37. “Furthermore, the dhyāna practitioner’s practice, signs, and indications cross over the perception of all forms, ceases perception of resistance, and doesn’t attend to diverse perceptions to [reach] measureless emptiness, and they accomplish the abode of measureless emptiness.

38. “They don’t accept this practice and don’t attend to these signs and indications. They only practice the requisite attention to perceptions related to past reversals to the pleasures of form. That dhyāna practitioner thinks, ‘My mind has parted with the primary signs [of this samādhi]. It will move to another abode, lose the abode of measureless emptiness, and its samādhi will cease.’ Having truly known this, they don’t retreat in this way, and their mind doesn’t lose its samādhi. Thus, the dhyāna practitioner is waning and truly knows that they are waning.

39. “Furthermore, the dhyāna practitioner’s practice, signs, and indications cease their pleasure and cease their pain. The basis of joy and sorrow having ceased, they are neither discomforted nor delighted. Equanimous, mindful, and pure, they attain accomplishment of the fourth dhyāna.

40. “They don’t accept this practice and don’t attend to these signs and indications. They only practice the requisite attention to perceptions related to past reversals to the third dhyāna. That dhyāna practitioner thinks, ‘My mind has parted with the primary signs [of this samādhi]. It will move to another abode, lose the fourth dhyāna, and its samādhi will cease.’ Having truly known this, they don’t retreat in this way, and their mind doesn’t lose its samādhi. Thus, the dhyāna practitioner is waning and truly knows that they are waning.

41. “Furthermore, the dhyāna practitioner’s practice, signs, and indications part with joy and desire, and they arrive at equanimity and pursue nothing. With right mindfulness and right knowledge, they personally experience the happiness which is described by noble people as the noble equanimity, mindfulness, happy abiding, and emptiness. They attain accomplishment of the third dhyāna.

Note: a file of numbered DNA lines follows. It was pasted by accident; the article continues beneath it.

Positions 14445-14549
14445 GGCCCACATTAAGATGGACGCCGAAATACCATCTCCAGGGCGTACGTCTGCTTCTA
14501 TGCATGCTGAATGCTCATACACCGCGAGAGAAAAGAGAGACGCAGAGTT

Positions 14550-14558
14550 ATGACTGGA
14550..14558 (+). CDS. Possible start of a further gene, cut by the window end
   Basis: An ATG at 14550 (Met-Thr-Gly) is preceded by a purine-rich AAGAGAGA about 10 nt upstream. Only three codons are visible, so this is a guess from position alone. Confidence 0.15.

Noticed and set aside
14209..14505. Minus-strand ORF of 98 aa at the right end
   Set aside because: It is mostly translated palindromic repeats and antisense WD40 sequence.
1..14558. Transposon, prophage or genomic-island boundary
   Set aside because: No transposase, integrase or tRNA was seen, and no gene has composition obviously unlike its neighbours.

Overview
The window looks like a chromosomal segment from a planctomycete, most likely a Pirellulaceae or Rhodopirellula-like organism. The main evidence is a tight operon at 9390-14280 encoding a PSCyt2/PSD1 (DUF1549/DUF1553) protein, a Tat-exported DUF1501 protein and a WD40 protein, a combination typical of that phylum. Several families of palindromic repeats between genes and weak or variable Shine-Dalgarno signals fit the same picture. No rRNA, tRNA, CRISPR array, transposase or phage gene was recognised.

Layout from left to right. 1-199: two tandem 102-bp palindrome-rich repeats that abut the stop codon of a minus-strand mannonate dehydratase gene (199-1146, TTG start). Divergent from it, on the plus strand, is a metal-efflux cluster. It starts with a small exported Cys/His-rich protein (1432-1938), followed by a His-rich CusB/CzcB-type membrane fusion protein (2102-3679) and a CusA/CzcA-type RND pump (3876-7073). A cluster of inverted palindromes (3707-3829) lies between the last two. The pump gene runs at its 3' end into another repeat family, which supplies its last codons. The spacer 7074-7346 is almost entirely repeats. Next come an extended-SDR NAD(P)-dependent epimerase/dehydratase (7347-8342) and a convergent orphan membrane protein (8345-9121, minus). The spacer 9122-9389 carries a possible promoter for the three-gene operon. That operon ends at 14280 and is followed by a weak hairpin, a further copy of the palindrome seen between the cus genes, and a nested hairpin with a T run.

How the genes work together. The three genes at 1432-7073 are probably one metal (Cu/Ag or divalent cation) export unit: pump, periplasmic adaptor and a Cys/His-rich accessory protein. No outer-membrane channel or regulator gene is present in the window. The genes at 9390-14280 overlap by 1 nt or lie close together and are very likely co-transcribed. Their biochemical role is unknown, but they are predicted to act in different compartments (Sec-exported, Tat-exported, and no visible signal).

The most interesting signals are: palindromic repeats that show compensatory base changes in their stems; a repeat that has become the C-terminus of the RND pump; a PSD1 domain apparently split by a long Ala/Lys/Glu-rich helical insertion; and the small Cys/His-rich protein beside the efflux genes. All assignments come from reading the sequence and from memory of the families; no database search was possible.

42. “They don’t accept this practice and don’t attend to these signs and indications. They only practice the requisite attention to perceptions related to past reversals to the second dhyāna. That dhyāna practitioner thinks, ‘My mind has parted with the primary signs [of this samādhi]. It will move to another abode, lose the third dhyāna, and its samādhi will cease.’ Having truly known this, they don’t retreat in this way, and their mind doesn’t lose its samādhi. Thus, the dhyāna practitioner is waning and truly knows that they are waning.

43. “Furthermore, the dhyāna practitioner’s practice, signs, and indications are that perception and contemplation are calmed, and the dhyāna practitioner has an inner stillness and unified mind. Without perception or contemplation, this concentration produces joy and happiness, and they attain the accomplishment of the second dhyāna.

44. “They don’t accept this practice and don’t attend to these signs and indications. They only practice the requisite attention to perceptions related to past reversals to the first dhyāna. That dhyāna practitioner thinks, ‘My mind has parted with the primary signs [of this samādhi]. It will move to another abode, lose the second dhyāna, and its samādhi will cease.’ Having truly known this, they don’t retreat in this way, and their mind doesn’t lose its samādhi. Thus, the dhyāna practitioner is waning and truly knows that they are waning.